“Star Wars: The Force Awakens”
What’s there to say that critics and bloggers haven’t already said? The rhetoric has been exhausted, so I’ll paint in broad strokes and do this in five sentences. Here goes – George Lucas made the right decision to let go of the franchise and turn it over to Disney, and ultimately, prolific filmmaker and “Star Wars” fan J.J. Abrams. Bringing in Lawrence Kasdan to write the script with Abrams was a masterstroke in storytelling because of Kasden’s epic pedigree – “The Empire Strikes Back” and “Return of the Jedi,” and bonus, “Raiders of the Lost Ark.” The casting broke new ground, considering both race and gender for all three lead roles with Daisy Ridley, John Boyega and Oscar Isaac swapping Mark Hamill, Harrison Ford and Carrie Fisher in spectacular and charming fashion. Chewbacca and the droids provide a fun factor, while Adam Driver gives us a Darth Vader with urban-angst. Yes, it relies too heavily on the original film at times, but all the family drama makes it worth another watch.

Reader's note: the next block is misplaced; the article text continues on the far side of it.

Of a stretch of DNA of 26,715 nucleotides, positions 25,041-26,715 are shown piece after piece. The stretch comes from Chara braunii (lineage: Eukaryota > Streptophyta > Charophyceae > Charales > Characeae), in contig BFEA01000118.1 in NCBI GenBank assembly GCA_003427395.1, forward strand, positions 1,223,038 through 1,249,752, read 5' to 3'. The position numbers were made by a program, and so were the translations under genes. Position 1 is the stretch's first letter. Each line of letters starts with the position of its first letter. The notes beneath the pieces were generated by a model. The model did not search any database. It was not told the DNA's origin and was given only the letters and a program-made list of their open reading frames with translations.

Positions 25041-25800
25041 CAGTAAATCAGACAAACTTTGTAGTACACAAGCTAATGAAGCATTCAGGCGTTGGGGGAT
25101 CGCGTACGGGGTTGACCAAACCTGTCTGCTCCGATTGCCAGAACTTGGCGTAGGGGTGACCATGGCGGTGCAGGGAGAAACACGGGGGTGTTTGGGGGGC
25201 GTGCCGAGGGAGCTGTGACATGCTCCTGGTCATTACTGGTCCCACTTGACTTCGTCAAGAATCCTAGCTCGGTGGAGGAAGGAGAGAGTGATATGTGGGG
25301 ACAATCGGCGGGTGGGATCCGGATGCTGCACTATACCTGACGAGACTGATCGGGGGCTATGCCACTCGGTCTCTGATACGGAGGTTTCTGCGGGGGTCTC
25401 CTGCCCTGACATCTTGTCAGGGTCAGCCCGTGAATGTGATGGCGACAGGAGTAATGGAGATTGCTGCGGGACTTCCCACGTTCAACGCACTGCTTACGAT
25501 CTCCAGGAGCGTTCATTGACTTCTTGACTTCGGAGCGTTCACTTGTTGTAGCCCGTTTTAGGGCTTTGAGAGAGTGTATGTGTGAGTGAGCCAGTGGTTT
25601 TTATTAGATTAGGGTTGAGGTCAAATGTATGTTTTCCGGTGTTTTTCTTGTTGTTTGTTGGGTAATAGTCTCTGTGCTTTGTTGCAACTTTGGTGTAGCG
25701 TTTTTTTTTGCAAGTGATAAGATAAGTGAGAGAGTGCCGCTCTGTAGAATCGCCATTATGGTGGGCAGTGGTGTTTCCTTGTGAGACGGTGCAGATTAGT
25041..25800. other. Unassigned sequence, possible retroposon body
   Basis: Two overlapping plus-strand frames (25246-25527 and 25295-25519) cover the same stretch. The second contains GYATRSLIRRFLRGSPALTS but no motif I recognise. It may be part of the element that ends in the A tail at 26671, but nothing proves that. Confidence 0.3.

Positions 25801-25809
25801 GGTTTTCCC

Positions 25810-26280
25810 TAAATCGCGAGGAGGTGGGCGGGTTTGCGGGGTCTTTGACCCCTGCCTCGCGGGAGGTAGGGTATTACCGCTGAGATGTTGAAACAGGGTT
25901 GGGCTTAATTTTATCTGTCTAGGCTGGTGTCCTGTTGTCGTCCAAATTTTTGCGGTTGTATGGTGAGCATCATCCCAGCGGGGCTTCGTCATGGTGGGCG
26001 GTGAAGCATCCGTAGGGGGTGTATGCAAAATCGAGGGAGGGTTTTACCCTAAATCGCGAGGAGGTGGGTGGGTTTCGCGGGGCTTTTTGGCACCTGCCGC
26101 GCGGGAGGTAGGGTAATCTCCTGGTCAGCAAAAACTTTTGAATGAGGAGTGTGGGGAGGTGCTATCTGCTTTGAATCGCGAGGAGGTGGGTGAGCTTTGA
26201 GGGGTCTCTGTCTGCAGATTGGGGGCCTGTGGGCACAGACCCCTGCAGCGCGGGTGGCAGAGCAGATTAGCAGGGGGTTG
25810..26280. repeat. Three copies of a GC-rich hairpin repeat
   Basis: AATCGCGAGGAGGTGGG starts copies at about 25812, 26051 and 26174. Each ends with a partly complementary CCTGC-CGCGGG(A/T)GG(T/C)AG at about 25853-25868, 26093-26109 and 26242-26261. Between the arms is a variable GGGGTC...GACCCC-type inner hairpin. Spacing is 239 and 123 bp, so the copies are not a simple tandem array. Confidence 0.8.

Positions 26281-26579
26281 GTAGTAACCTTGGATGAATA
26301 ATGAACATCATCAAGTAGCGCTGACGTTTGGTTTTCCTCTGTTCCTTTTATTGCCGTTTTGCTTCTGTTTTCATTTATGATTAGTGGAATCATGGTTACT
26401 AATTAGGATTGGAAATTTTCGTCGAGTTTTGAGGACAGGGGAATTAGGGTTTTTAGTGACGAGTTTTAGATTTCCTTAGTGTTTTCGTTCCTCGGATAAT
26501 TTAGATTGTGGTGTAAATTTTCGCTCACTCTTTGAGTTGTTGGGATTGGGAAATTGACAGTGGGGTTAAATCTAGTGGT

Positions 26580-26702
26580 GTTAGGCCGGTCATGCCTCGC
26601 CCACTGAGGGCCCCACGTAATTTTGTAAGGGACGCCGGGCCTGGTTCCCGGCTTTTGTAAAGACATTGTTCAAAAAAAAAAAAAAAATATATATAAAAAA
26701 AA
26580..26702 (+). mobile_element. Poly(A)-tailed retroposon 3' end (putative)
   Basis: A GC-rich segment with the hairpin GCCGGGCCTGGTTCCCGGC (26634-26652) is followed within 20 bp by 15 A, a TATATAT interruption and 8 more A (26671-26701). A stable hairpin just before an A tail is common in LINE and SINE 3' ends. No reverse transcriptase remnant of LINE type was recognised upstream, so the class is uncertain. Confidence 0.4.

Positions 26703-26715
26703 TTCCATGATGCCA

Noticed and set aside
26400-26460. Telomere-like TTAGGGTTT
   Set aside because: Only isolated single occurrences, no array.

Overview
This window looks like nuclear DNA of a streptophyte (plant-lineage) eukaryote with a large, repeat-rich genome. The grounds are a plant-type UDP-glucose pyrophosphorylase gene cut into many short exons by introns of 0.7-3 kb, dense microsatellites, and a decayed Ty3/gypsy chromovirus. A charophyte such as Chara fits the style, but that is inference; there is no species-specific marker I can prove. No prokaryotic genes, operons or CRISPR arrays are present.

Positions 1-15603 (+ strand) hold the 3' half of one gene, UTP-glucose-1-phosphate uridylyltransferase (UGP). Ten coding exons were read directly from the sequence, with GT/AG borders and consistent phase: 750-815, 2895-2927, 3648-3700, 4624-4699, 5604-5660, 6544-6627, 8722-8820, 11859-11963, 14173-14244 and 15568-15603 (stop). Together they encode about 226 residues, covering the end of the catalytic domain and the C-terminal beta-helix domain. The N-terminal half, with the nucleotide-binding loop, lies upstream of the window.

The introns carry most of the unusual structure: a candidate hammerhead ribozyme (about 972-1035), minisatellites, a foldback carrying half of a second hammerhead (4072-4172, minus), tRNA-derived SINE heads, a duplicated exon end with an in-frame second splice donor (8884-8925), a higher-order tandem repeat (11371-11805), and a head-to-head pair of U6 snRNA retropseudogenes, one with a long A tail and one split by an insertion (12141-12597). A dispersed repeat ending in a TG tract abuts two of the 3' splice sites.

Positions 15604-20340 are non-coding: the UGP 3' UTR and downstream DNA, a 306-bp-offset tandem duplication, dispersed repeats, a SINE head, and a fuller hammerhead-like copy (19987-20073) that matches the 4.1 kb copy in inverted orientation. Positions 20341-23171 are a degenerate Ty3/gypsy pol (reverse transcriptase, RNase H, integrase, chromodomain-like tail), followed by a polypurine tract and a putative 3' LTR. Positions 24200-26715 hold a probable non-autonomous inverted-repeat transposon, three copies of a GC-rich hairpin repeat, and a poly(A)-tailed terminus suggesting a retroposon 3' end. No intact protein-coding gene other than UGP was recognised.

Last time we saw Will Ferrell and Mark Wahlberg together in a movie, they were unlikely partners in 2010’s quirky cop comedy, “The Other Guys.” This one doesn’t crackle with the same quirk. The storyline is pretty straightforward – a stepdad attempts to get his stepkids’ affections, but the biological dad keeps getting in the way. Director Sean Anders has made a couple of so-so comedies – “Horrible Bosses 2” and “Sex Drive.” Here, he makes another one. Ferrell and Wahlberg do their parts, doling out scenes with equal portions of pathetic Ferrell and macho Wahlberg, usually resulting in some sort of laugh. Small roles by Hannibal Buress, Thomas Haden Church and Bobby Cannavale add some punch. It’s Linda Cardellini and the scenes with the kids that fall flat and feel like a Disney Channel sitcom gone terribly wrong. They do bring plenty of laughs home. It’s just not the total package, which makes this one barely worth a watch.
In 2008’s “Baby Mama,” Amy Poehler played the bad girl role and Tina Fey was the responsible one. This time, they switch roles, and Fey looks like she’s having a load of fun being bad, so much fun it earned the movie an R-rating. Aside from James Brolin and Dianne Wiest, the rest of the cast is basically a who’s who in TV comedy and Saturday Night Live’s recent alums and present employees. The screenwriter Paula Pell is a longtime writer for SNL, and you can feel the reins coming off as the comedians run roughshod over the material. This isn’t for fans of the PG-13 comedy, and it’s refreshing to see Fey and Poehler let loose and get gritty. Director Jason Moore (“Pitch Perfect”) does let it run for too long (an epidemic with current comedies), and some editing might’ve serviced the pacing, but every minute sparkles with Fey and Poehler’s chemistry – worth a watch.